From: Marc Miller, Dean, James E. Rogers College of Law <>

Sent: Wednesday, January 23, 2013 11:12 AM


Subject: UA Law - Weekly Email Message


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ua law logo high res | Link                                                                                         January 23, 2013




Our (still to be named!) spotlight shines this week on three members of the Arizona Law community: Ian Burrell, Toni Massaro, and Alison Bachus. It is a pleasure for me to bring their stories to you - enjoy!


Name This Weekly Email

We've received a lot of great suggestions so far (e.g., Rogers' Rants, Marc's Musings, Roger That!), but we want to make sure to get as many as we can. Continue to email your suggestions for naming this email.


Until the footnotes,




Student News


Burrell, Ian

Ian, Shaylee, and Courtney Burrell

Ian Burrell (Class of 2013)

If you have had the experience in the past few years of somebody dashing by you in Tucson, that may have been Ian Burrell on his way to logging another 100 miles of weekly running. Ian, a 3L from Colorado, was an All-SEC track and field athlete at the University of Georgia. After graduating in 2008 with a degree in criminal justice, Ian moved to Flagstaff to run professionally and train for international meets.


For Ian, Arizona Law was a perfect fit since it enabled him to pursue his passion for law in a climate accommodating to a distance runner who puts in 25-30 hours a week.


Looking ahead to graduation, Ian is exploring the possibility of a career with the FBI, though he would also be happy to stay in Tucson as his family is enjoying life in the Southwest. For the past two summers, he has focused on federal law enforcement and completed internships with US Customs and Border Patrol.


In his time not spent running or in law school, Ian and his wife, Courtney, stay active keeping up with their 17-month-old daughter, Shaylee. You can find contact information for Ian on his LinkedIn Profile.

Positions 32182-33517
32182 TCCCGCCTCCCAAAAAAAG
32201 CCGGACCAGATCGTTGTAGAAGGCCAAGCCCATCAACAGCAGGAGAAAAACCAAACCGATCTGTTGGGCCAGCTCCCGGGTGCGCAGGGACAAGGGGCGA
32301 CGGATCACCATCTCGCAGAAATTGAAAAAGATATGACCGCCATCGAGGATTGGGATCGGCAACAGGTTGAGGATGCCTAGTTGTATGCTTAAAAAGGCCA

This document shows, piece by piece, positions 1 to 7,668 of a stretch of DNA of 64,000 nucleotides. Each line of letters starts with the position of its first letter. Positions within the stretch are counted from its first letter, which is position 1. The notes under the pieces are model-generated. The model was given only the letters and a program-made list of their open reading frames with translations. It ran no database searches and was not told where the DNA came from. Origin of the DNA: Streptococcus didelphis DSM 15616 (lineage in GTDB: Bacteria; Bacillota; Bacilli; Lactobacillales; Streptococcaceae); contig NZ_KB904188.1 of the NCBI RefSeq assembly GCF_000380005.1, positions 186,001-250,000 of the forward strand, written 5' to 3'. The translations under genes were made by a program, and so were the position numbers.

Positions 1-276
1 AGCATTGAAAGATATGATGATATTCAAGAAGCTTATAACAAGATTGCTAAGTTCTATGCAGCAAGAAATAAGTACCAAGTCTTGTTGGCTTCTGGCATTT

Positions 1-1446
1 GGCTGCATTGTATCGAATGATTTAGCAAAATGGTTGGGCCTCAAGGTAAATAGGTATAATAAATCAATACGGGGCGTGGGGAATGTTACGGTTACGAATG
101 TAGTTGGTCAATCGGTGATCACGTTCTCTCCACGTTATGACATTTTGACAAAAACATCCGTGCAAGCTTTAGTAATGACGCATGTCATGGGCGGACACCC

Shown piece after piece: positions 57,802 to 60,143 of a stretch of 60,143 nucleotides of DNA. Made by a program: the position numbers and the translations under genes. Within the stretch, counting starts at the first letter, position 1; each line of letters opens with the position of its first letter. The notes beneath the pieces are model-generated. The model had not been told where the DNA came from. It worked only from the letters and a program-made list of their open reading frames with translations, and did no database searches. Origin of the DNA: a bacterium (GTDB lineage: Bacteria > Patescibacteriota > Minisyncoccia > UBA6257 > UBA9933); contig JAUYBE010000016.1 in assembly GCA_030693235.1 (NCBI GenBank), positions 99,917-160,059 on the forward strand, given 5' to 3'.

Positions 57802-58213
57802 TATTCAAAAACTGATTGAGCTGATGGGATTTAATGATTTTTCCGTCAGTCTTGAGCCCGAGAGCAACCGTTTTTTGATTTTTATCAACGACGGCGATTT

Faculty News


Massaro, ToniToni Massaro

Since 1989, Dean Emerita Toni Massaro has been changing the lives of students at the College. But how did she come to select Arizona Law?


"I was attracted by the quality of the faculty and students, by the fact that it was one of the nation's best public schools and had a relatively small student body, and by the location: the West, with its natural beauty, in a real college town, with surrounding mountains and Sonoran desert," she said. "It also mattered that the University was a first class, flagship, research institution."


Toni's love for the College is absolute, as is her passion for constitutional law. You can hear that passion whenever she teaches or speaks. And this is a golden age for constitutional scholars. For this message, Toni penned the following lines:


"Few areas have been more dynamic in recent years. Last year's decision regarding the Affordable Care Act is just one example, and implicated structural constitutional law issues - especially the nature and limits of federal legislative power. The full implications of the decision are not yet apparent, but the case included plenty of grist for the mill of those who would like to rein in Congress.